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13 signs your lungs may not be healthy

When something is off with your lungs, it can signify a serious issue. It’s important to pay attention to the signs of lung disease and any symptoms that indicate your lungs might not be healthy, as early detection can go a long way in helping to manage and treat conditions such as lung disease, chronic obstructive pulmonary disease and lung cancer — the leading cancer killer of men and women in the United States.

For this reason, you shouldn’t ignore anything like a chronic cough or recurring chest pain.

“If you keep having persistent symptoms, you should get checked more deeply, especially if you are a smoker or ex-smoker or have other risk factors,” says Dr. Miguel Villalona-Calero, deputy director and chief scientific officer at Miami Cancer Institute.

How can you tell if your lungs are healthy? Here are some signs you should watch out for, according to top doctors:

Long-term chest pain

Any pain in the chest area that lasts longer than a month can be a sign of a serious lung condition, such as lung disease. One thing to watch out for, according to Villalona-Calero, is “chest pain that is often worse with deep breathing, coughing or laughing,” as this can be a symptom of lung cancer.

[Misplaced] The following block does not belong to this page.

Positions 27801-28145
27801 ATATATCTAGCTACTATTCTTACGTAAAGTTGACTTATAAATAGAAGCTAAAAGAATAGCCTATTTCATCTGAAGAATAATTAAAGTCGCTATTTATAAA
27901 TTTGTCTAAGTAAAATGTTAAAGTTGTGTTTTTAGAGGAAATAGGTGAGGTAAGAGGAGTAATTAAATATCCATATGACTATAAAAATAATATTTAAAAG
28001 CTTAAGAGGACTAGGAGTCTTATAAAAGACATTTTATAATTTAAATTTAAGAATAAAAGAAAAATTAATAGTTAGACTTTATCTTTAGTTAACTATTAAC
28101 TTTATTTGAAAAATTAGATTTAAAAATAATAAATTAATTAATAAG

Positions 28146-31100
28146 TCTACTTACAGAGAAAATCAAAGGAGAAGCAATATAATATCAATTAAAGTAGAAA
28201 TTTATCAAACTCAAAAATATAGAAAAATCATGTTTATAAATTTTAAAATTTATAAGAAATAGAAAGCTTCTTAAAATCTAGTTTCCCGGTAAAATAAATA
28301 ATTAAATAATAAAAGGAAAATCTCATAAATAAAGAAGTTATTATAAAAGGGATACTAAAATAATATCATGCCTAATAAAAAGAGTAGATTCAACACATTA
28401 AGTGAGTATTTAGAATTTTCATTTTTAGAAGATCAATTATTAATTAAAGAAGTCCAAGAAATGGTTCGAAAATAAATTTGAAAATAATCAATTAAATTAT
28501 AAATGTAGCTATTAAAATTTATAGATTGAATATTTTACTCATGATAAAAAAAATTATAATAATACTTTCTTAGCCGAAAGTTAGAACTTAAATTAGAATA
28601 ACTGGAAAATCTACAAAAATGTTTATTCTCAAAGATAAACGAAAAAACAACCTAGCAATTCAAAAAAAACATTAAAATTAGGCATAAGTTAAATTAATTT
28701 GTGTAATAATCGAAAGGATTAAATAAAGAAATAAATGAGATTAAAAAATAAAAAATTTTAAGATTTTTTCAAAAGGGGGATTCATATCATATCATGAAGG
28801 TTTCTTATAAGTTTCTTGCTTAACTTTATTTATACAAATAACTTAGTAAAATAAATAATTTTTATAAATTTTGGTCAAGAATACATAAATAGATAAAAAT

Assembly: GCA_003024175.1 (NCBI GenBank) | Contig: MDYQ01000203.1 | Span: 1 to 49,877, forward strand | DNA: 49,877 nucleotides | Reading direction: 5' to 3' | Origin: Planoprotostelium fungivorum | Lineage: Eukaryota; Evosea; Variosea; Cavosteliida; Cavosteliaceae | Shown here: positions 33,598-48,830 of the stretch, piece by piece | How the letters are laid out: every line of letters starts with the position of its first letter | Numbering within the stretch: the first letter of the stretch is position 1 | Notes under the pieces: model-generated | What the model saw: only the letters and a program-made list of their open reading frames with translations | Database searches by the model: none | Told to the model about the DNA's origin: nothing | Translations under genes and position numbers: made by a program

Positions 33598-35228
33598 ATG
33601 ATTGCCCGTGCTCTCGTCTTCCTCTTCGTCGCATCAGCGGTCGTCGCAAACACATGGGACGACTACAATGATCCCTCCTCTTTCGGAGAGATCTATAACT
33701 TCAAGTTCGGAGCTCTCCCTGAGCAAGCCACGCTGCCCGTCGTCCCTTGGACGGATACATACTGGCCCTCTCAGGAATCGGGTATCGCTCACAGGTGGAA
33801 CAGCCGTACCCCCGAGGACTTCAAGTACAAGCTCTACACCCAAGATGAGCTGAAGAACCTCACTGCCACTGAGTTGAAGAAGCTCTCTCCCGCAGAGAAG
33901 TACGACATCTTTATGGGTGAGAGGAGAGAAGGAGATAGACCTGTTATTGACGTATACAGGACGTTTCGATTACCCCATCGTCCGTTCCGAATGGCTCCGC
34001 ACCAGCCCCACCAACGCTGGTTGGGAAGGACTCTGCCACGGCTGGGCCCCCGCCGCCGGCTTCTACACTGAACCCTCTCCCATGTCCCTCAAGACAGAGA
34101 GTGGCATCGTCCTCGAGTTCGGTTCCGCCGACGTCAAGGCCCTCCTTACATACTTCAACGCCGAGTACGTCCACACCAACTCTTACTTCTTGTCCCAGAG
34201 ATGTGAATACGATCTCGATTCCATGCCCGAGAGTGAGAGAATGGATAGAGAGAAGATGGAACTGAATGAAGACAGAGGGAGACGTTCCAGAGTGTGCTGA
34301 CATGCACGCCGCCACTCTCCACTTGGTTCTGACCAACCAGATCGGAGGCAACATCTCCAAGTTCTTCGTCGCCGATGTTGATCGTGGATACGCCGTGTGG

Excessive mucus

If you have a lot of mucus in your throat or chest that lingers for a month or longer, this could signal lung disease. Per the American Lung Association, phlegm is produced by the airways as a defense against infections or irritants. A medical professional should definitely evaluate chronic mucus production.


Strained or noisy breathing can be a sign that something is obstructing the airways in your lungs or causing them to narrow. “Most commonly, this is seen in asthma, but it can also be seen with pneumonias, bronchitis and COPD,” explains Dr. Purvi Parikh, an allergist with Allergy & Asthma Network.

Persistent coughing

While it is normal for a cough to last for a couple of weeks because of things such as bronchitis or the flu, a chronic cough could indicate a serious lung problem. “A persistent cough is just one of the symptoms associated with mesothelioma cancer, and those who have been prone to being exposed to asbestos should monitor their health as frequent and soon as possible, as this disease can progress quite rapidly,” says Colin Ruggiero, a health investigator with Mesothelioma.com. This can also be a sign of a lung infection, asthma, COPD or pulmonary fibrosis, Parikh says, and should be evaluated by a physician or lung specialist.

Swelling, pain or tenderness in legs

These types of symptoms can be signs of a more serious blood clot in the legs, “which can travel to your lungs and cause dangerous problems, including death, if not addressed,” Parikh says.

Feeling constantly exhausted